However, having lived with the textures and tones of 'Haven' for a few days now I cheerily confess to loving this release. Why? Well perhaps it is the fact that they have balanced the metal with the keyboard sweeps.
There is enough grunt on display to offset any flourishes of pretentiousness that nuzzle alongside the metal. Just check out the track 'Liar, Liar (Wasteland Monarchy)' which teeters at times between metallic muscle and the symphonic interludes. What makes it stand out even more is a tasty solo from Thomas Youngblood.
Youngblood's vision for the band is fulfilled on this release, and after seeing them rip the place apart at Hammerfest earlier in the year there is a clear sense that many of the tracks will translate seamlessly in a live setting.
The power of 'Citizen Zero' is another track that sees Youngblood's work maintain the credibility - there's even pinch harmonics. But it is Casey Grillo's drums and Tibbetts bass line that propel the track along.
Vocally Tommy Karevik now sounds as if he's been there forever, easily lilting the lyrics that could seem slightly ridiculous in lesser hands ('Veil of Elysium' for example).
But what about my reservations over the keyboard sweeps? Oliver Palotai's work, it has to be admitted, is tasteful and tricked out enough not to over-burden the tracks.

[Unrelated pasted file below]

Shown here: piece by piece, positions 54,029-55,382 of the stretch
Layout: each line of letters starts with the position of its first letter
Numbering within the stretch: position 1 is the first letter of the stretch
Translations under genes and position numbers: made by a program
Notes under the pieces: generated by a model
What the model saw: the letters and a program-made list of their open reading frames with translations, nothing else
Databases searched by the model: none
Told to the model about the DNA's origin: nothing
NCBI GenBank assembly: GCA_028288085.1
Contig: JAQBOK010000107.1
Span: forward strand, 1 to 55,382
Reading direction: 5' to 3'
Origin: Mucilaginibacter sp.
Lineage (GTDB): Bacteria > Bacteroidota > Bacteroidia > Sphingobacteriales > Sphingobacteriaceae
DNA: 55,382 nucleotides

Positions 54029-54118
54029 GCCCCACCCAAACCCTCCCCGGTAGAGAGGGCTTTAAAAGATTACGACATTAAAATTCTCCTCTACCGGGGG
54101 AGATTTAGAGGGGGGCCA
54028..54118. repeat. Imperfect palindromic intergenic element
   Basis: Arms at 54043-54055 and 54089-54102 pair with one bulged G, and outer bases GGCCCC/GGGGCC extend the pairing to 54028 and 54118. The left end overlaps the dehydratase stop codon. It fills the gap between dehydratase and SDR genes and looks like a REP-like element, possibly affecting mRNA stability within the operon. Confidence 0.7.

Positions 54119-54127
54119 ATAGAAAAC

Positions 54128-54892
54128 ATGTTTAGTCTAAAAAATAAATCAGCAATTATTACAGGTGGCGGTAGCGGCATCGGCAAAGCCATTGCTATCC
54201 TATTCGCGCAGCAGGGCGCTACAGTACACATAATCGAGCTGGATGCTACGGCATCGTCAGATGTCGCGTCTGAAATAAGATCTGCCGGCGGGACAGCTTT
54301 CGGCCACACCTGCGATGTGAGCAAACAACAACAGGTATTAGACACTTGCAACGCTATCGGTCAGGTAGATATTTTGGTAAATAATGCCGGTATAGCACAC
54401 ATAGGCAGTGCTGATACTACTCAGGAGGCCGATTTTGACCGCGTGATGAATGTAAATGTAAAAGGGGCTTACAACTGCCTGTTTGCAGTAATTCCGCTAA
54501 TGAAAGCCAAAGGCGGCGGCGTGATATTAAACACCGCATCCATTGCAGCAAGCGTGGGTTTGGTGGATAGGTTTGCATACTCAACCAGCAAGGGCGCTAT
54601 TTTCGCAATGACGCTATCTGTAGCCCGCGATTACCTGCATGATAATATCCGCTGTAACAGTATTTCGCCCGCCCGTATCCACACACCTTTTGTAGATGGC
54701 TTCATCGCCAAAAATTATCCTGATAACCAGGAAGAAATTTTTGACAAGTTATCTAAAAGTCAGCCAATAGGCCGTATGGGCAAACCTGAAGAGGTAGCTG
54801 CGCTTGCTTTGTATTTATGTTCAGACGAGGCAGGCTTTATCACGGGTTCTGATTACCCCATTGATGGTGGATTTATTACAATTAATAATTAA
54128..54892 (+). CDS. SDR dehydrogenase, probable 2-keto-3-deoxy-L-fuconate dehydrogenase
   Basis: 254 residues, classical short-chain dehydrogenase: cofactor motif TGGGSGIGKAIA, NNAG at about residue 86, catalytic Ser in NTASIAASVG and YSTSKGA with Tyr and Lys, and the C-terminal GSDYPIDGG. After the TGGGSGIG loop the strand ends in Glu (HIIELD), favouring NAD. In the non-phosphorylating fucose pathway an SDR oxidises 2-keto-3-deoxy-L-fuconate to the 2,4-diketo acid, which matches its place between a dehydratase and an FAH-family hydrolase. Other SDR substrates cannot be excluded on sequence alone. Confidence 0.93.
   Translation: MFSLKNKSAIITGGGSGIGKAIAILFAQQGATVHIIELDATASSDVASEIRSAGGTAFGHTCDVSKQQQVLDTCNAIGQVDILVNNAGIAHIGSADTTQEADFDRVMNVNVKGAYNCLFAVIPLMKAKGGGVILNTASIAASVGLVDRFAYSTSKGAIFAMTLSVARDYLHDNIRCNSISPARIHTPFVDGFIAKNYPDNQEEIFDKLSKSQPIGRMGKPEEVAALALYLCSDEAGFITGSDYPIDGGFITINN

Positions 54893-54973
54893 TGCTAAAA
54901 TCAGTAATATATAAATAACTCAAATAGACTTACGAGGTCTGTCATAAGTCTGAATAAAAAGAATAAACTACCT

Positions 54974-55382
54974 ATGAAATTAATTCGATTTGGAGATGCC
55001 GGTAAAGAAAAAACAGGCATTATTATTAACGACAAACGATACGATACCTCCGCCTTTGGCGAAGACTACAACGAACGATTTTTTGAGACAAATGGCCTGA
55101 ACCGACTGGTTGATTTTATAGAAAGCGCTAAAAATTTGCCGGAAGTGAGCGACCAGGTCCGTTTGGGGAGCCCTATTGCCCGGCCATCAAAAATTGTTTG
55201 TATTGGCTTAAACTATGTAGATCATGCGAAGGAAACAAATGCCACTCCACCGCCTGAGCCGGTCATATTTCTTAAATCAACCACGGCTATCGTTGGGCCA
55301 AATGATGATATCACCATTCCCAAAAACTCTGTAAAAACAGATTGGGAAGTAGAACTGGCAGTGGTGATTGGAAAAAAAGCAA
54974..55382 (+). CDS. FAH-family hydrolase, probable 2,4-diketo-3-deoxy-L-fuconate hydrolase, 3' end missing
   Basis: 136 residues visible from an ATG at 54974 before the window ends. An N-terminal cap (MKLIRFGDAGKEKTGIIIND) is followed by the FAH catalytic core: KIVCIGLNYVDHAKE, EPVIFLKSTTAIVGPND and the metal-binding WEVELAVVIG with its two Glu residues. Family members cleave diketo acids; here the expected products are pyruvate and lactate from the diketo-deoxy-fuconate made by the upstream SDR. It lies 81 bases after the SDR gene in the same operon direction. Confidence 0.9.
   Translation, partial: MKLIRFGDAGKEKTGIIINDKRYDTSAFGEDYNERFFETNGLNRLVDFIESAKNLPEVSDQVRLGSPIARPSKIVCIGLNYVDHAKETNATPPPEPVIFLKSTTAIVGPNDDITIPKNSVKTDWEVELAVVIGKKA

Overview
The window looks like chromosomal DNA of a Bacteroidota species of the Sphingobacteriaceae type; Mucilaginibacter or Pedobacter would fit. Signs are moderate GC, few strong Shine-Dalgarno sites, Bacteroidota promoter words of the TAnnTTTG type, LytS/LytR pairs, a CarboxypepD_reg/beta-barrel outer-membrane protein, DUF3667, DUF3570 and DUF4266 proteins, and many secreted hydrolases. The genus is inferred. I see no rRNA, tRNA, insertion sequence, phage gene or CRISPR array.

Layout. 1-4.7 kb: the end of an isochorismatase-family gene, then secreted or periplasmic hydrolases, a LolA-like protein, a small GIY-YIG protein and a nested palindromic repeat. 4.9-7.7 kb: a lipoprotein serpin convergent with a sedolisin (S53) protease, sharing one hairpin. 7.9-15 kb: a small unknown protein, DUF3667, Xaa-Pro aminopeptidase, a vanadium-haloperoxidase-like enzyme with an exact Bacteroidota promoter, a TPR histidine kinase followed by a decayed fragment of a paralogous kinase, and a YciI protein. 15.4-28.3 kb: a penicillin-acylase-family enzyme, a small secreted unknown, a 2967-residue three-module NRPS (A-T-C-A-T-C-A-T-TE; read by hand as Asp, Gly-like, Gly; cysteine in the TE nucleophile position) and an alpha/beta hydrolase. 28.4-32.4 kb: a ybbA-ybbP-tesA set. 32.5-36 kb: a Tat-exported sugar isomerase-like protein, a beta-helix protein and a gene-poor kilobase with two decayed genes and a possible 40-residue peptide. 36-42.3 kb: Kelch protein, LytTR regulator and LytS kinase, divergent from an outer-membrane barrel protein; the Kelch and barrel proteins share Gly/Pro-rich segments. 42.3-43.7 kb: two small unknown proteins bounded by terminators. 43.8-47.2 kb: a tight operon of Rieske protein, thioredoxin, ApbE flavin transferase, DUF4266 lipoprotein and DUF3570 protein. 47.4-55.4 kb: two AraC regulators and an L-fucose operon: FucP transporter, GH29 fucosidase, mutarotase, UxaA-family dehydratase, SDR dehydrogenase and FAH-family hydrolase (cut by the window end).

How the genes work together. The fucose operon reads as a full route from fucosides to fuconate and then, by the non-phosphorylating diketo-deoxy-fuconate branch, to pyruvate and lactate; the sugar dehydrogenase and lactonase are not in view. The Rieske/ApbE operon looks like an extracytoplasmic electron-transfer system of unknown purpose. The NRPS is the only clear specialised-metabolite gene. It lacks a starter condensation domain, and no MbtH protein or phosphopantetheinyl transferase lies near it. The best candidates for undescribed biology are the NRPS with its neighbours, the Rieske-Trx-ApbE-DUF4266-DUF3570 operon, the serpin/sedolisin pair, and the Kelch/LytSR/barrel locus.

Take the almost industrial sounding opening to 'Revolution' and you can hear how symphonic metal should be done before it gets down to the meat of the track.
And, that is why this album appeals. Kamelot are not symphonic metal really. They have a range of stylistic elements - and to label them in one genre or another would be lazy. Yes, there are elements of symphonic metal, prog metal and industrial metal, but above all there is metal.
Sascha Paeth's production and guest appearances from Alissa White-Gluz (Arch Enemy), Troy Donockley (Nightwish) and Charlotte Wessels (Delain) give the album that extra depth that helps to give it the right amount of diversity.
What could have been a car crash has instead shown many pretenders how to integrate a soundscape; how to balance precarious elements and maintain credibility in the face of the tides of fashion.
Review by Jonny